Oxygen as a drug and scarce commodity: Do we use it rationally?

South African Family Practice

Field Value
Title Oxygen as a drug and scarce commodity: Do we use it rationally?
Creator Groenewald, Linda Faber, Lurika Fourie, Jean-Pierre Oosthuizen, Cornelius J. Müller, Miécke van der Westhuizen, Kayla Kapp, Dian D. Swanepoel, Righard Brits, Hanneke
Subject family medicine; primary health care; general practice oxygen therapy; COVID-19; prescription; medical drug; wastage
Description Background: Medical grade oxygen is classified as a drug and needs to be prescribed by a qualified healthcare professional. Oxygen therapy is prescribed to people who cannot maintain normal blood oxygen saturation while breathing atmospheric air. The coronavirus disease 2019 (COVID-19) pandemic highlighted the importance of the rational use of this scarce commodity. This study investigated oxygen therapy practices in adult ward patients.Methods: A cross-sectional study design with an analytical component was used in the adults wards at a National District Hospital and the Pelonomi Academic Hospital in Bloemfontein. Data were collected from patient files, interviews and oxygen measurements of adult patients that received oxygen.Results: One hundred and fifteen patients were included in the study, of whom 47.0% received oxygen without an oxygen prescription. Around 62.3% of the patients with prescriptions did not receive oxygen as prescribed. The prescriptions and oxygen administration for COVID-19 patients were better than for non–COVID-19 patients. A quarter of the patients possibly received oxygen therapy unnecessarily.Conclusion: Poor oxygen therapy practices were identified, including prescription errors, oxygen administration errors and oxygen wastage. A protocol should be developed and implemented for the prescription and administration of oxygen therapy. Training should occur to prevent oxygen wastage.Contribution: This study highlighted poor oxygen practices and prescriptions, as well as oxygen wastage in the absence of local oxygen therapy guidelines.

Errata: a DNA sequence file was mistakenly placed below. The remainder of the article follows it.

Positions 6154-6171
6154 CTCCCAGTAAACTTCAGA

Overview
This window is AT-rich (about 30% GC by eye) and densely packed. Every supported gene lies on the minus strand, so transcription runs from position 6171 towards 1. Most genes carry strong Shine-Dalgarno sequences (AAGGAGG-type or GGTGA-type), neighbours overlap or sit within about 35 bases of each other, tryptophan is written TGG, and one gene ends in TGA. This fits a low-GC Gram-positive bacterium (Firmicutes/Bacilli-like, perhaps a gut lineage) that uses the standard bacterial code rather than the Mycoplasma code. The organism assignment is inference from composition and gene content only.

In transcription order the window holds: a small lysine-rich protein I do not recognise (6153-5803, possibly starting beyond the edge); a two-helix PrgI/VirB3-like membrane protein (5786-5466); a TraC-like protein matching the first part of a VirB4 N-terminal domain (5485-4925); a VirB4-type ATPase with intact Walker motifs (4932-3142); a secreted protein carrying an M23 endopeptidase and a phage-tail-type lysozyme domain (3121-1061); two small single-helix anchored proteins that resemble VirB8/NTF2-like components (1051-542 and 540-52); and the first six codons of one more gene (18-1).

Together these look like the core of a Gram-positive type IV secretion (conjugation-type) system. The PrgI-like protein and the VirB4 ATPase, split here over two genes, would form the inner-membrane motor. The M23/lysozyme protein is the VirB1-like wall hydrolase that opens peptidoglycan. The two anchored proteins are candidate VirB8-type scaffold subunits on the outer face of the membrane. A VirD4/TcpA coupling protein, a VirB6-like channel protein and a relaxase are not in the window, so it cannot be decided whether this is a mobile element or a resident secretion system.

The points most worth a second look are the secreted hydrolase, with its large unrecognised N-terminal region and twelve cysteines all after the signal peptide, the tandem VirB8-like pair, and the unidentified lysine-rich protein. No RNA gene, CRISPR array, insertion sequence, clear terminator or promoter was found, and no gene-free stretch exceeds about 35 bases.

Publisher AOSIS
Date 2022-09-21
Type info:eu-repo/semantics/article info:eu-repo/semantics/publishedVersion Peer-reviewed Article Prospective Descriptive
Format text/html application/epub+zip text/xml application/pdf
Identifier 10.4102/safp.v64i1.5544
Source South African Family Practice; Vol 64, No 1 (2022): Part 4; 6 pages 2078-6204 2078-6190
Language eng
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https://safpj.co.za/index.php/safpj/article/view/5544/7553 https://safpj.co.za/index.php/safpj/article/view/5544/7554 https://safpj.co.za/index.php/safpj/article/view/5544/7555 https://safpj.co.za/index.php/safpj/article/view/5544/7556
Coverage Africa; South Africa; Free State; Mangaung; Bloemfontein October-December 2020 18 and above; general adult medical wards; receiving oxygen
Rights Copyright (c) 2022 Linda Groenewald, Lurika Faber, Jean-Pierre Fourie, Cornelius J. Oosthuizen, Miécke Müller, Kayla van der Westhuizen, Dian D. Kapp, Righard Swanepoel, Hanneke Brits https://creativecommons.org/licenses/by/4.0